The research process

Understanding the research process is an important step towards executing a thorough research or study. Let us examine the different phases in research planning as well as the stages involved in a research process.

A deeper understanding of the process of research will help you identify the similar features that occur in the different fields, and the variety in the purpose and approaches to some studies.

Understanding the research process will help you understand the implication of deviating from a systematic approach to research, as well as the associating consequences of ineffective and ineffectual research.

The six steps of research

Adopting the proposed model by Rummel and Ballaine (1963), there are six steps involved in the research process. These include identifying the area of study, choosing the topic, formulating a research plan, collecting and then analysing the data and then finally writing up the study. These steps can be represented in three phases, namely the planning phase and the research phase and then finally the presentation phase. This is illustrated in the figure below.

Six step figure showing the progression of research. Step 1. Identify the general study area. Step 2. Choose your research topic. Step 3. Formulate a plan and methodology. Step 4. Collecting data. Step 5 Analyse and iterpret the data. Step 6 Present your findings.

(Adapted from Rummel 1963)

Progression through a project is generally made by stepping through all the highlighted steps where careful compliance with the model improves the prospects of completing the project successfully. Frequent revision of earlier steps can be a sign that these initial steps have been inadequately carried out. Research viewed this way can be seen as a series of linked activities. This process is regarded as a linear process.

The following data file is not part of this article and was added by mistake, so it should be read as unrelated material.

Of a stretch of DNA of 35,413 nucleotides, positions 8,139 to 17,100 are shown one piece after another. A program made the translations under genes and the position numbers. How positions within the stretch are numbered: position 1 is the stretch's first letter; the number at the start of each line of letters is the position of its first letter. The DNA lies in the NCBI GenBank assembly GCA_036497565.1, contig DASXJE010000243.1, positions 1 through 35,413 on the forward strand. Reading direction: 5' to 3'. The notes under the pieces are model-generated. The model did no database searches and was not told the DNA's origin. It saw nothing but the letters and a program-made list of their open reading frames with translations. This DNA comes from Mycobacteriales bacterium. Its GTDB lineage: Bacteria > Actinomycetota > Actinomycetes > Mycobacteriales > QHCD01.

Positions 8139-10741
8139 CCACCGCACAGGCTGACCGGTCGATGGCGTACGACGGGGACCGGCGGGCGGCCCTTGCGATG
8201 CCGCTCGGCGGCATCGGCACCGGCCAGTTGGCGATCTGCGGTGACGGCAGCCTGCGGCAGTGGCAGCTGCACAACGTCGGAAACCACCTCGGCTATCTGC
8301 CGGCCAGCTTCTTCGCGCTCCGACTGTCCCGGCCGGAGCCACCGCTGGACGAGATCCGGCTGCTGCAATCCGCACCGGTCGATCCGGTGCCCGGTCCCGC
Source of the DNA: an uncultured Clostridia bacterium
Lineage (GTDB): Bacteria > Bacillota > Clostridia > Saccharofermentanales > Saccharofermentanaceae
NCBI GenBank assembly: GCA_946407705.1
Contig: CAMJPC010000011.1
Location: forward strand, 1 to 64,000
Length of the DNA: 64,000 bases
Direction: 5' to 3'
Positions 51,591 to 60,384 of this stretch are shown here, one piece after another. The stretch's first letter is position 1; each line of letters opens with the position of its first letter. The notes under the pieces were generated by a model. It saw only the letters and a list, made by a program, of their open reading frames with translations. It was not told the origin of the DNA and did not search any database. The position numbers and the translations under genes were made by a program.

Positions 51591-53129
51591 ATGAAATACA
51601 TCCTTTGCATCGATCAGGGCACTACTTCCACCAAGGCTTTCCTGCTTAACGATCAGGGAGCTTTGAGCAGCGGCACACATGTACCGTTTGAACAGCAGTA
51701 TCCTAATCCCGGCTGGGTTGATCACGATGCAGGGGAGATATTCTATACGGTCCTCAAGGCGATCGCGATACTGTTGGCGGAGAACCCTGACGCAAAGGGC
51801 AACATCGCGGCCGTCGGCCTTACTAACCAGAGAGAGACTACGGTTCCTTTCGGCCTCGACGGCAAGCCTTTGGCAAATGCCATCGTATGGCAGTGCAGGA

Research can, however, also be iterative, whereby new activities that arise from the linear process can be incorporated back into previous steps. For example, data collection follows on to analysis steps, which then guides further data collection. Research planned in this way follows a more cyclical process.

Regardless of which process you choose, there are five important considerations before you begin collecting any data, namely:

  • Deciding upon a research question

  • The conceptual approach or the philosophical underpinnings of your research

  • Research design showing the organisation of data collection and analysis

  • Data collection techniques revealing how data will be collected

  • Sampling from what or whom data is collected

Your task

What do you consider to be the most challenging steps in the research process?

Share your ideas with the learning community.

References

Rummel, J. F., Ballaine, W. C. (1963). Research methodology in business. Harper & Row.

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This article is from the free online course:

Researching Risk, Disasters and Emergencies

Coventry University